Former Equifax executive charged with insider trading
The Securities and Exchange Commission (SEC) charged a former Equifax executive with insider trading on Wednesday, alleging he sold close to $1 million in company stock after learning of a massive hack of the credit agency.
The SEC alleges that Jun Ying, Equifax’s former chief information officer, saved more than $100,000 when he sold his stock in the company after learning of the incident but before the credit bureau announced it had been hacked.
“As alleged in our complaint, Ying used confidential information to conclude that his company had suffered a massive data breach, and he dumped his stock before the news went public,” said Richard R. Best, director of the SEC’s Atlanta office.
“Corporate insiders who learn inside information, including information about material cyber intrusions, cannot betray shareholders for their own financial benefit.”
Equifax announced on Sept. 7 that hackers had accessed the personal information of more than 148 million people in May 2017, including Social Security numbers, credit card information and other sensitive data.
Ying had known as early as Aug. 25 that Equifax had been hacked and that the incident required a major response, according to the SEC complaint. The SEC alleges that Ying, who had been working on Equifax’s response to the hack, sold his shares in the company on Aug. 28, before the credit agency revealed the breach.
Ying allegedly sold more than $950,000 in Equifax stock after looking up how a 2015 hack of Experian, a rival credit bureau, affected that company’s shares.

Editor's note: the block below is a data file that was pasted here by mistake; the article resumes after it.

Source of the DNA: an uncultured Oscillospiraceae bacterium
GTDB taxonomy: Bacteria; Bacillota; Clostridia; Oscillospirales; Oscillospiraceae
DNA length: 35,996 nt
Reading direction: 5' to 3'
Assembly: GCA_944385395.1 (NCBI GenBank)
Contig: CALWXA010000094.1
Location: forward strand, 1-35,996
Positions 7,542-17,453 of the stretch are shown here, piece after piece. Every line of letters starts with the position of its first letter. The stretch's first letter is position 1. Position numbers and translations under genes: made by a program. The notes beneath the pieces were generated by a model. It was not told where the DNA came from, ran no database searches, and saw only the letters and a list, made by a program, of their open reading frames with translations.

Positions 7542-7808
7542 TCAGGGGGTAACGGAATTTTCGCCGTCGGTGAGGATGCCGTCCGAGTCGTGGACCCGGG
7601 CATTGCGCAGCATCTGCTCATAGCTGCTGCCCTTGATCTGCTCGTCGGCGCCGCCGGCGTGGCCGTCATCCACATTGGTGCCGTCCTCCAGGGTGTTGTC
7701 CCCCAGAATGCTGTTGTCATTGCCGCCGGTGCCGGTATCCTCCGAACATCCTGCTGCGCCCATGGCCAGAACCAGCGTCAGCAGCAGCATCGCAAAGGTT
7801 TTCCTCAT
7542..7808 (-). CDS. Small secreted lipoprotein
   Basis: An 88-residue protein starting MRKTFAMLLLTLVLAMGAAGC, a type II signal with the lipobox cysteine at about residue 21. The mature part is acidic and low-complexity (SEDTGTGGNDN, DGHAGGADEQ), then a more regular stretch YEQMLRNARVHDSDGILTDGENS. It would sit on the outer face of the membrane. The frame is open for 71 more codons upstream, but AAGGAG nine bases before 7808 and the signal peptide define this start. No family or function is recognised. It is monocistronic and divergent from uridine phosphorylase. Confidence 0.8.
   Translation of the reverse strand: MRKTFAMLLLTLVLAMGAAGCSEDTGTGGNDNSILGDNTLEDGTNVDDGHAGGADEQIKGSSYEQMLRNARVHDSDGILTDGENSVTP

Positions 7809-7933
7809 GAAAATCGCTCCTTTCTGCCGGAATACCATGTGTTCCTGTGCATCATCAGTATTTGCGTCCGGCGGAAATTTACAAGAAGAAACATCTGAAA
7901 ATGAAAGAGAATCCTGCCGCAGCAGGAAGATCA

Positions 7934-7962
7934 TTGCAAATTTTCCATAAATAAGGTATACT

Ying was allegedly informed about the full extent of the hack on Aug. 29, the day after he sold his Equifax stock. Equifax lawyers told him not to trade his shares in the company soon after, unaware that Ying had already sold them.
Equifax said that it “separated him from the company and reported our findings to government” after learning about Ying’s stock sale.
“We are fully cooperating with the [Justice Department] and the SEC, and will continue to do so,” Equifax said in a statement. “We take corporate governance and compliance very seriously, and will not tolerate violations of our policies.”
Federal official are also investigating other former Equifax executives who sold millions of dollars in company stock in early August, also before Equifax announced the breach but after news of it spread through the company.
An internal Equifax investigation found no wrongdoing from the three former executives.
Several federal and state agencies, including the SEC, Justice Department, Federal Trade Commission and Consumer Financial Protection Bureau, are investigating Equifax’s response to the hack.
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